The IT centre is unlikely to add anything of value to another market segment and possible
target market – residents of Dodoma, the capital city. It is assumed that residents of the capital
city are far more likely to take such IT infrastructure for granted, and many of the schools in the
capital city would likely have, at least adequate, IT facilities. Thus, there would be no point of
differentiation within this particular market segment of making an investment in the IT centre.
On the other hand, if it decided not to invest in the IT centre then MSS may be perceived as
being an inferior product to parents, students and potential students currently residing in the
capital city. Parents would then be less likely to send their daughters to MSS and pay residential
fees, even if this option was 20% less expensive than city schools.
The dilemma may be seen as being similar to the ‘chicken or egg’ problem; which comes first?
New accommodation may open up a lucrative market segment – residents of Dodoma.
However, without MSS having adequate IT facilities, MSS may be seen as inferior and there
may well be no increase in demand for MSS if it builds the IT centre, amongst this market
segment. If on the other hand it is decided that the IT investment takes precedence, then the
residents of the capital city who may now view MSS more favourably would be limited in their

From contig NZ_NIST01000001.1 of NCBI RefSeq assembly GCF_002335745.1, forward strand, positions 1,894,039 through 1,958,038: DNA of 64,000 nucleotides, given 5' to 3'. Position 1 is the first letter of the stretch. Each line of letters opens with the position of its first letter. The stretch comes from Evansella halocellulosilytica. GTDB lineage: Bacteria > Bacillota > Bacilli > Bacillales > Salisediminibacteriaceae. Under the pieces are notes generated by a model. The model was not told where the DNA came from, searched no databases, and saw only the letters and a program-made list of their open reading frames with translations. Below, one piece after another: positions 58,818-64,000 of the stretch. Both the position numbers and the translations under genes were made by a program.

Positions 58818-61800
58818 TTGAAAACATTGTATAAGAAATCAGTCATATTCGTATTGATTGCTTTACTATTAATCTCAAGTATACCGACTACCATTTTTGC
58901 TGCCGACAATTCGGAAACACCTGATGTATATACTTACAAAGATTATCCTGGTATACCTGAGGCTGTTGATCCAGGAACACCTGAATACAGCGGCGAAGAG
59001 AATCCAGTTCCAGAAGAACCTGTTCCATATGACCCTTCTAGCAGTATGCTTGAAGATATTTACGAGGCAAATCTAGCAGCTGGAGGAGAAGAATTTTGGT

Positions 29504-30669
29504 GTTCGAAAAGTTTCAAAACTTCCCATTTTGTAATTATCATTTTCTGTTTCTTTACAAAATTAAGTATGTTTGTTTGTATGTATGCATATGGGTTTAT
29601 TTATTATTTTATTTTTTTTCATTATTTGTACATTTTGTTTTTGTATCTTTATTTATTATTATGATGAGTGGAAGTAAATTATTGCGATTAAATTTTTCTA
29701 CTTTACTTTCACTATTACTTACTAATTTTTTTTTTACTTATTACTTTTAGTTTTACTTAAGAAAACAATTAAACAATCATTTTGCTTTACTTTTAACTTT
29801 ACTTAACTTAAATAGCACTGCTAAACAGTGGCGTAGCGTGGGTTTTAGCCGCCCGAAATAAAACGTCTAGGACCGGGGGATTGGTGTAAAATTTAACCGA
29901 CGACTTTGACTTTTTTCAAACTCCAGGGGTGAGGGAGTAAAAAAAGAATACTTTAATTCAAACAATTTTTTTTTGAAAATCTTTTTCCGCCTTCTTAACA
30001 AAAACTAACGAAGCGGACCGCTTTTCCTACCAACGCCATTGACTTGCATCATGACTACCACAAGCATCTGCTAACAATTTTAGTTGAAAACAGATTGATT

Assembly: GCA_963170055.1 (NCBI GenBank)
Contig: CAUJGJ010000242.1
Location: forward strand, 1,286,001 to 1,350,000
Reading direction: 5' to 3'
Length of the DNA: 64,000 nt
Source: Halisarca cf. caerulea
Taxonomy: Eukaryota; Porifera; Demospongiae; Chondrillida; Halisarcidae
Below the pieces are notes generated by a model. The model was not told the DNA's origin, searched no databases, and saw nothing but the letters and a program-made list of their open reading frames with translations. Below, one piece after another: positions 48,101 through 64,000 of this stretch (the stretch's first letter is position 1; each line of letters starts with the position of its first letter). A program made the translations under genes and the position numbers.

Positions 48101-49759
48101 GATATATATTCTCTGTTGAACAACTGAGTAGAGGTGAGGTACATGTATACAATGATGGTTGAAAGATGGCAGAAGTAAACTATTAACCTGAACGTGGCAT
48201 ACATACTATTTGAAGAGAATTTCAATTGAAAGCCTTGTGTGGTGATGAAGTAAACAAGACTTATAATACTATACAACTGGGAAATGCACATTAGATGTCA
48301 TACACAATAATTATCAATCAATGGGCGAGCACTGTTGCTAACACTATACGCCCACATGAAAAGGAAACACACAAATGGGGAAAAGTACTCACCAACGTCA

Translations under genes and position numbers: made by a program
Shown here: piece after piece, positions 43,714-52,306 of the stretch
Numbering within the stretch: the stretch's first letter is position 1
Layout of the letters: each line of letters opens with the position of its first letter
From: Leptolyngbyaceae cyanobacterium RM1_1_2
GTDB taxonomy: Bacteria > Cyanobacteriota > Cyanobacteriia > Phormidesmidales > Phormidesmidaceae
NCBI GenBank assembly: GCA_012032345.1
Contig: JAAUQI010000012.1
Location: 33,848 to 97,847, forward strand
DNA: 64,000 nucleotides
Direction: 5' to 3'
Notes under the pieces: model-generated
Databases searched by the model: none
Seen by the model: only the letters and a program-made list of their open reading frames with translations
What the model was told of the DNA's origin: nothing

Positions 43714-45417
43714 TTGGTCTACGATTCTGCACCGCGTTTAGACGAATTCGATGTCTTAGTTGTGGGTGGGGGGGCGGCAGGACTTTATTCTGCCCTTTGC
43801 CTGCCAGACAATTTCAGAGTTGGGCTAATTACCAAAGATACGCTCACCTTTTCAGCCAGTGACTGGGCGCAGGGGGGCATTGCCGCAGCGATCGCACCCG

ability to send their daughters to MSS because accommodation would be in short supply.
The greatest advantage to the accommodation option is that it does open up a new market
segment and the opportunity for MSS to grow and expand as more girls from Dodoma would
It could be argued that the accommodation option would result in the teachers at MSS being
happier, and that this would help lower the high rate of labour turnover amongst teachers.
However, in my opinion, if we examine the root causes of the high teacher turnover at MSS we
see that poor IT facilities contribute as much to teacher disaffection as poor living
accommodation does. Each investment option, in effect, cancels each out because both go
some way to reducing the teacher dissatisfaction MSS currently experiences.
Another point to consider is that having a good functioning IT centre with a decent internet
connection would reduce the sense of isolation and remoteness teachers currently
experience at MSS. With good internet teachers would be able to communicate with friends
and family over email, messaging apps, social media and video applications such as Skype.
The investment appraisal does not paint a clear picture of which option would be preferable.
The results of the payback period are insignificant with a single month separating each option,
a period of time which would likely fall within the realm of the margin of error of cost estimates
and expected future cash flows of each investment.
The results of the NPV analysis are also insignificant and, again, well within margins of error.
The results of the ARR are more significant. A 1% difference between the two investments may
not seem that great of a difference, however an extra 1% per annum return on an investment
compounded across five years definitely favours the construction of the IT centre, assuming
that the cost estimates and expected cash flows are reasonably accurate.
The main problems in forecasting such figures include: